Saturday, January 12, 2008
Article Title: Employers Want Honed Communication Skills
Author Byline: -- Tahjia Chapman is a writer for CollegeRecruiter.com at http://www.CollegeRecruiter.com, the leading job board for college students searching for internships and recent graduates hunting for entry level jobs and other career opportunities.
Author Website: http://www.CollegeRecruiter.com
By Tahjia Chapman, http://www.CollegeRecruiter.com
Excellent communication skills could make or break your career. The ability to articulate your thoughts is a valuable possession for professionals in every field. Many students consider these abilities as a given talent, but neglect honing these skills for their futures. Employers want candidates who can provide results by interacting with customers, co-workers, and other important audiences. If you do not believe us, the current results of the National Association and College Employers (NACE) survey reveal employers’ desire candidates at http://www.CollegeRecruiter.com/employersblog/archives/2007/12/perfect_job_candidate_pairs_co.php.
How Are Your Interpersonal Skills?
Speaking to others is a part of life. If you are antisocial or prefer to be alone, it may hinder your career in the future. Working within groups and making plans with individuals involves excellent interpersonal communication skills. Your career activities will include working face-to-face with prospective customers or clients, securing project information from colleagues, and presenting your findings to individuals. Your employers expect you to have these skills in the job market so make them proud by honing them through practice.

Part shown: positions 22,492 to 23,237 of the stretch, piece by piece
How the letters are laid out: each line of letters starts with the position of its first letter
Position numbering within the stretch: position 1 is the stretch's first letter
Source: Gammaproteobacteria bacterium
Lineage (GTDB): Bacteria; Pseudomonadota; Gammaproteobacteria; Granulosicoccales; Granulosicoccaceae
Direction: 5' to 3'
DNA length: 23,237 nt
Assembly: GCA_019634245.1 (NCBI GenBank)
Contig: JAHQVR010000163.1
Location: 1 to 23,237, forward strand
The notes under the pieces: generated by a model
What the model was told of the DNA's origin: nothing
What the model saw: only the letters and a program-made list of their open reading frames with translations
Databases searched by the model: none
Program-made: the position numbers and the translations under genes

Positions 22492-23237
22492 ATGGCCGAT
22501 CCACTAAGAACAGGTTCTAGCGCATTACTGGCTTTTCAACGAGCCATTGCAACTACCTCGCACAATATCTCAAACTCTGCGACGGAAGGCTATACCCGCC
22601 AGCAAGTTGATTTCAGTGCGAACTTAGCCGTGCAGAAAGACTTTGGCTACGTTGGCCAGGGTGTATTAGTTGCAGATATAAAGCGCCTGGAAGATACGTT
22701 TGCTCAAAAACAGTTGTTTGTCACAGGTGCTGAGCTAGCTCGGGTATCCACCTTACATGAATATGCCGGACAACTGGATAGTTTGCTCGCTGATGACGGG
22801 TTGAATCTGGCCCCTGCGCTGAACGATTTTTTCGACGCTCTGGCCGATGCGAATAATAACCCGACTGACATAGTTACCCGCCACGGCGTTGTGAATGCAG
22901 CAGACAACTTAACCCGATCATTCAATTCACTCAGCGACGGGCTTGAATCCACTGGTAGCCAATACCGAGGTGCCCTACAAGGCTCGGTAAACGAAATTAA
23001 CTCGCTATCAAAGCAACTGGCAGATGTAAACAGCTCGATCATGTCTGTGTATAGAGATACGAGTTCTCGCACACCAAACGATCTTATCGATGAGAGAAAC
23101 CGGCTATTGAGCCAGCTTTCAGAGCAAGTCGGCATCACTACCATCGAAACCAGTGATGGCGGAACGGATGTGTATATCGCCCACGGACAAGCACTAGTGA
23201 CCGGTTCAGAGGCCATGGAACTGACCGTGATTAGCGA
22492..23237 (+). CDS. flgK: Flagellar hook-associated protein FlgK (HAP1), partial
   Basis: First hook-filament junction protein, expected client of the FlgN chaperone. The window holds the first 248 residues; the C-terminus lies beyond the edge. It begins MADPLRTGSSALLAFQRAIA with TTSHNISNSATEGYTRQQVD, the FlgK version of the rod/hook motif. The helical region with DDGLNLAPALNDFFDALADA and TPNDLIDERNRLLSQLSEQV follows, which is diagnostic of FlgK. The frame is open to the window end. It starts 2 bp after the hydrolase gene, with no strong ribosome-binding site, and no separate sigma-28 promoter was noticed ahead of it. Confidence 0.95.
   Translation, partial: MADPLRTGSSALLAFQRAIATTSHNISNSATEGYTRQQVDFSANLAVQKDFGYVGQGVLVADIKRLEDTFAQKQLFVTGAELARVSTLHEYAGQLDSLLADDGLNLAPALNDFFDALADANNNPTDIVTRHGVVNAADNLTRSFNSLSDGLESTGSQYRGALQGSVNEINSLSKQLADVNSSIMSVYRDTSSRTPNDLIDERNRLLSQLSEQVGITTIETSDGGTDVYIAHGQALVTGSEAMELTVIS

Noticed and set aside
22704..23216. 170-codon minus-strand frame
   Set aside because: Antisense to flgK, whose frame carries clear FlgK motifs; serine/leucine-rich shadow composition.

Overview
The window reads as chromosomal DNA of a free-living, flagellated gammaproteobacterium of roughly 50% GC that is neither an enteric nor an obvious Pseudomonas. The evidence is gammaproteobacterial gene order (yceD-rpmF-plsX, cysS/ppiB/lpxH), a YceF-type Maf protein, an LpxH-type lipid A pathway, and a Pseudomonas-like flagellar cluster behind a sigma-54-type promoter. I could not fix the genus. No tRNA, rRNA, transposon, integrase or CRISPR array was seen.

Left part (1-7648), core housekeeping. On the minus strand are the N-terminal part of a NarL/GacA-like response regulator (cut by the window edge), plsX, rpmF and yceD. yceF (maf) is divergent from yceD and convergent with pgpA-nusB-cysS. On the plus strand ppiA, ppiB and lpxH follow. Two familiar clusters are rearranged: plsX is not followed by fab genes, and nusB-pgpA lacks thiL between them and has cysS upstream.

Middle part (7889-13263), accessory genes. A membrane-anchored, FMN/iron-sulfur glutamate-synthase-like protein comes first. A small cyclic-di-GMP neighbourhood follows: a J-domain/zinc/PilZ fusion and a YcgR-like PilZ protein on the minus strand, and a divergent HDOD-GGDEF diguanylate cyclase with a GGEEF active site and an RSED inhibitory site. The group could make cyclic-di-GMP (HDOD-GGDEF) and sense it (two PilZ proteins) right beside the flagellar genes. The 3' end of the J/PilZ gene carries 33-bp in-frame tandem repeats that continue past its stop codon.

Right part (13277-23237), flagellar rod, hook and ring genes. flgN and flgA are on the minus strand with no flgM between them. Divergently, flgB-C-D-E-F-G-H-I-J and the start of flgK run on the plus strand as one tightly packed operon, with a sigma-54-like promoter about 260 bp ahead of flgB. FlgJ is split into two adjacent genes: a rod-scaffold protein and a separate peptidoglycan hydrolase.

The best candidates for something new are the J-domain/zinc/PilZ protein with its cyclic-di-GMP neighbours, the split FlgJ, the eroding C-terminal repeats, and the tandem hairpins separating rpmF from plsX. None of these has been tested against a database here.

Practice Public Speaking Skills
Public speaking is an essential business skill to hone through participation in public forums, class participation, and debates. A lot of college students naturally fear public speaking and it is normal that most overcome it. In group interviews, recruiters weed out the anti-social candidates or non-participants through public speaking exercises. Be prepared for this by applying your interpersonal skills to a group of individuals. Make each person feel as if you are talking to them directly and you will have a strong response from any crowd.